I am glad to see more people doing alternative budgets, but as always I have some concerns:
- It is subject to the same criticisms as Sir Roger’s budget – namely the trade-off between equity and efficiency is not based on the revealed democratic process from the previous election … although having a transparent budget DOES mean that people know what they are voting for in the future.
- The limiting scope of government in there budget is far too extreme – even if solely on efficiency grounds. Why? It ignores any scope for co-ordination issues and the such in government policy. However, the size of this issue depends on relative value judgments – so I really just think they are saying that they have a value judgment that other co-ordination issues are irrelevant, which is fair enough I guess.
- Also – it presumes optimal redistribution equals zero, which is highly unlikely given that luck and the such does exist.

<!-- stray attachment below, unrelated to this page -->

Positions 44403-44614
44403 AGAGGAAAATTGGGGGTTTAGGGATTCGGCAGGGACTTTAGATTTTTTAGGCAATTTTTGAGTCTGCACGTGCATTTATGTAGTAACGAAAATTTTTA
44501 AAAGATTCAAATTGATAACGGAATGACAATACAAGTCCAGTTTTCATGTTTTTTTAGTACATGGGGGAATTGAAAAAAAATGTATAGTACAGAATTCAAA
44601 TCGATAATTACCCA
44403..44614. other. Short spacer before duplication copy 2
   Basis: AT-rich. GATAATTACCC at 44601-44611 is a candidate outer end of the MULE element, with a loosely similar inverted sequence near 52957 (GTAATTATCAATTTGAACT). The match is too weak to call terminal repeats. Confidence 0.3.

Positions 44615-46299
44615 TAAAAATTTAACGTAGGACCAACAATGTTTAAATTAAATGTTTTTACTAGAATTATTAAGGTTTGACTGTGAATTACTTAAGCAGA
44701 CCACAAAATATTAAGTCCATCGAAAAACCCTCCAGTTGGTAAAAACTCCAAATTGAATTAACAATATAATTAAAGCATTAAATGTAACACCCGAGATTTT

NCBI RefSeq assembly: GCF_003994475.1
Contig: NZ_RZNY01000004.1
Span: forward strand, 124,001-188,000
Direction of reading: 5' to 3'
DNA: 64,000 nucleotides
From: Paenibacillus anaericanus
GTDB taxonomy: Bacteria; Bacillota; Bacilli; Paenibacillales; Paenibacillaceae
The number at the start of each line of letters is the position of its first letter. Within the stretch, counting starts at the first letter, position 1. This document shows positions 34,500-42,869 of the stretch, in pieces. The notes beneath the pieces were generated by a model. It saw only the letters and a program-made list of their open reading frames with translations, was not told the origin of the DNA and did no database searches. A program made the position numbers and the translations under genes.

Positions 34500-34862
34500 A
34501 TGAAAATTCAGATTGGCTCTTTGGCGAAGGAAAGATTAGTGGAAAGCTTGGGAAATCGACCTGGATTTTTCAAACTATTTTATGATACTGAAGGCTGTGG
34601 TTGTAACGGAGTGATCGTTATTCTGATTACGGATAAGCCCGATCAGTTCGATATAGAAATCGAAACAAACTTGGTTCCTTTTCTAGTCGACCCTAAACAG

- It targets a tax rate of zero while still having government spending – based on a belief that voluntary provision of funds will be sufficient. However, I disagree. If we want any central government we have to have some type of “coercive taxation”. Setting the tax rate to zero is effectively the same as asking for anarchism as it implies that this specific governmental institution will disappear into irrelevance.
Fundamentally, redistribution is a valid role of government – and the libertarian party bases its policy on the idea that it is not. There is no theory – even among many of the most right wing economists – that justifies zero redistribution. However, they are transparent about their value judgment here and they are consistent between budgets, so that is good of them.
So now we have an ACT and a Libertarian budget – the National (government), Labour, and Green ones will be still to come (if there are any others yell out to me). Very exciting.